Month: January 2019

Been a minute

Posted January 30, 2019 by Lily B in discussion / 12 Comments

Hi guys!

Most of you probably noticed my disappearing act. It’s been a long couple of months. After my puppy dog died, my reading has slowed down to almost none existent. The last few months I started getting interested again and been making a dent in some of my backlog books. I picked up the Mercy Thomspon series by Patricia Briggs, and I’ve been really enjoying it.

I’ve planned to return earlier, but between health problems, wedding out of state, I haven’t had much time. Now I’m trying to force myself to be better and to take my mind off things. Recently I’ve discovered how cruel people can be when a car that did not belong on this road, doing 60 in a 30 hit my and my kids kitty and killed it. Never slowed down or nothing. It’s been rough losing an animal like that, especially someone as sweet as Loki. He was a stray that adopted us, who had a temporary heated house outside as I was trying to get him neutered and take him in. Fighting to take him in, as I don’t own the house I live in. I feel heartbroken and sad, the last couple of days was tough. It angers me not only because of that, but because drivers like this are constantly on our road and we have a park across the street, but no speed bumps.

Enough sadness. That is what we are here for today. Trying to move on day by day.

Anyone read any recent new releases lately and loved? I am always looking for something new I’ve missed.

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Review: The Deepest Roots by Miranda Asebedo

Posted January 29, 2019 by Lily B in Reviews / 14 Comments

Review: The Deepest Roots by Miranda AsebedoThe Deepest Roots by Miranda Asebedo
Series: standalone
Published by HarperTeen on September 18, 2018
Genres: Young Adult, Fantasy, Magical Realism
Pages: 320
Format: Kindle Edition
Source: Publisher
Buy on Amazon
Rating:3 Stars

I received this book for free from Publisher in exchange for an honest review. This does not affect my opinion of the book or the content of my review.

Cottonwood Hollow, Kansas, is a strange place. For the past century, every girl has been born with a special talent, like the ability to Fix any object, Heal any wound, or Find what is missing.
Best friends Rome, Lux, and Mercy all have similar talents, but to them, their abilities often feel like a curse. Rome may be able to Fix anything she touches, but that won’t help her mom pay rent or make it any easier to confide in Lux and Mercy about what’s going on at home. And Rome isn’t the only one. Lux has been hiding bigger, more dangerous secrets.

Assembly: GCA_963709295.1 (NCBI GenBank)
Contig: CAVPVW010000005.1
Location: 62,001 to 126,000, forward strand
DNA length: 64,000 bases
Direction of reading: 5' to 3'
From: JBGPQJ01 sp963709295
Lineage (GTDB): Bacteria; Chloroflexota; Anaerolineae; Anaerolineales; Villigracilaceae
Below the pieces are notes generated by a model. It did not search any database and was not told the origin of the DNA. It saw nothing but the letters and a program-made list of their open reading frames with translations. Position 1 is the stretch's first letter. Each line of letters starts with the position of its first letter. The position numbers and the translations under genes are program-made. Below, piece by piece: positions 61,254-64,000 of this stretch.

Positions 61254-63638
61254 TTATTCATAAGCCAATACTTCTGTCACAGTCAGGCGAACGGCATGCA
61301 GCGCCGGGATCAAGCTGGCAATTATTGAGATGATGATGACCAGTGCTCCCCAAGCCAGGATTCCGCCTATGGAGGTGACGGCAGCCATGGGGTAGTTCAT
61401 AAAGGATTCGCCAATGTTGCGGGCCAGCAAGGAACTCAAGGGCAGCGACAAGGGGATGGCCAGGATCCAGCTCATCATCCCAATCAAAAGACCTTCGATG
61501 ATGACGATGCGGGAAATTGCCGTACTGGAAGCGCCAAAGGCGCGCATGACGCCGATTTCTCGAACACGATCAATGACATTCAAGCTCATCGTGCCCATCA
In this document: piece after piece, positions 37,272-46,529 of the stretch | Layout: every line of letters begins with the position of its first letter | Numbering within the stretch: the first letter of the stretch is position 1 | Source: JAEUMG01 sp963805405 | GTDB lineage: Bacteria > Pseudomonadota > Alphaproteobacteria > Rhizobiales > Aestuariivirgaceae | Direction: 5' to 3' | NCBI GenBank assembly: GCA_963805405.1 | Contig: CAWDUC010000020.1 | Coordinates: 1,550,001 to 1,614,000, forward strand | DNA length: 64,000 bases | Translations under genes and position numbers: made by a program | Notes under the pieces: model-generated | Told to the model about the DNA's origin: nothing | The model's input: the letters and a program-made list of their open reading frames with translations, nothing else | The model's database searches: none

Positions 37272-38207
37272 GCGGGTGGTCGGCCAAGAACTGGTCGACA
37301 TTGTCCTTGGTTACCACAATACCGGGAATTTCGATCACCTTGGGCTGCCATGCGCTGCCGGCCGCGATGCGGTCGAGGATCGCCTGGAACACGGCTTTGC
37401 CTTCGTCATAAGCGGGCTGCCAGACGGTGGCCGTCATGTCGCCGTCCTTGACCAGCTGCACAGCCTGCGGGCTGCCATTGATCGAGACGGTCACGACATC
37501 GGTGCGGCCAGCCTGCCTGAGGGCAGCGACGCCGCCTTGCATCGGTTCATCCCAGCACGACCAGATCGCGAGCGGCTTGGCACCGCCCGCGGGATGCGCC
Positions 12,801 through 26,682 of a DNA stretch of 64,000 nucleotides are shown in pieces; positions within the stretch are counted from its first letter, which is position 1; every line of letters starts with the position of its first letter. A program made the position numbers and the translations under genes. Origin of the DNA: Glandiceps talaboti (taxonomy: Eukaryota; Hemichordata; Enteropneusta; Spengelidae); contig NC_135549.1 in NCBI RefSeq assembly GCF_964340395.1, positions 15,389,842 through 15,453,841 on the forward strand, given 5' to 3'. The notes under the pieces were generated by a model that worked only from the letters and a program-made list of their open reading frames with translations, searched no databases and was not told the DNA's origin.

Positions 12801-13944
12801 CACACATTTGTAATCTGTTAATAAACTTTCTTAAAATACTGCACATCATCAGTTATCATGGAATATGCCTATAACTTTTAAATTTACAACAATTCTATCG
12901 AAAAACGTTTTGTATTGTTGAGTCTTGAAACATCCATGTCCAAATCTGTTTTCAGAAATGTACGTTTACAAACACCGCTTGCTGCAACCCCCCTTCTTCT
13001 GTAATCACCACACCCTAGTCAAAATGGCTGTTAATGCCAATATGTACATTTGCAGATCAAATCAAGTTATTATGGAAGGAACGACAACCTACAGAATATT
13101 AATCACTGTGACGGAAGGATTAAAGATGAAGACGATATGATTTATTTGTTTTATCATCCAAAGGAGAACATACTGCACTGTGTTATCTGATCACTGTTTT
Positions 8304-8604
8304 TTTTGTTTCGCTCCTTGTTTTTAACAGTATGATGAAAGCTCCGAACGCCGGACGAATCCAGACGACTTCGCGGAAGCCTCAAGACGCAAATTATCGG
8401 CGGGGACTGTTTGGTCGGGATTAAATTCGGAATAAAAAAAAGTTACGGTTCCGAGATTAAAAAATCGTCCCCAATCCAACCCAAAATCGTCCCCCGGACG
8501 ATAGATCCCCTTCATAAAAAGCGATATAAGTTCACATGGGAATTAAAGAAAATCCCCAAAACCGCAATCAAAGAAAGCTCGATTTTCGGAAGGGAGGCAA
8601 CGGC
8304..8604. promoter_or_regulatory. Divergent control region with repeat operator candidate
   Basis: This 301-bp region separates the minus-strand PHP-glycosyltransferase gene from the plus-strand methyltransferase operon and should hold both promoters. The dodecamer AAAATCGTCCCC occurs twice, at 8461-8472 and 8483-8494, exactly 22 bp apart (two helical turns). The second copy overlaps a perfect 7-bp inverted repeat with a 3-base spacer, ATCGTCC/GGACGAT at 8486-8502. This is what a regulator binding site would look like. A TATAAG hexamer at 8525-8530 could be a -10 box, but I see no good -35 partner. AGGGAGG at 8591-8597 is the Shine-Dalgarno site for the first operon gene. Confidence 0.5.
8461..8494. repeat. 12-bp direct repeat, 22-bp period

As Rome struggles to keep her friendships close, she discovers the truth about life in Cottonwood Hollow—that friends are stronger than curses, that trust is worth the risk, and sometimes, what you’ve been looking for has been under your feet the whole time.

I went into this book blindly, but I was given a story that hooked me from a very first page.

Rome, Lux, and Mercy are best friends who live in Cottonwood Hollow, Kansas. Cottonwood Hollow, is a strange place. The women of Cottonwood Hollow have certain special abilities, like Fixing an object, Healing wounds or even finding what is missing.

I thought the book was a quick and enjoyable read. The writing was wonderful. I absolutely loved the idea implemented behind the plot, so much so that I craved more.

The characters were interesting and had depth. I loved their friendship, but hated it at the same time. I loved the closeness of the three girls and how they had come to each other’s aid. My issue with their friendship was the fact that I never quite understood why they kept secrets from each other, or better yet. Why they kept alienating one of the girls from the truth.

The book provided me with everything I wanted. Magical realism, secrets, a bit of action and a cute romance. I enjoyed the fact that this book focused more on the relationship between the three girls and not the romantic interest.

I did struggle with Rome’s mother’s actions. I understand she had Rome when she was young and was doing her best to take care of her, but I feel like her character was at times crossing that annoying line that parents seem to have in YA books.

Overall, this was a pleasant read.

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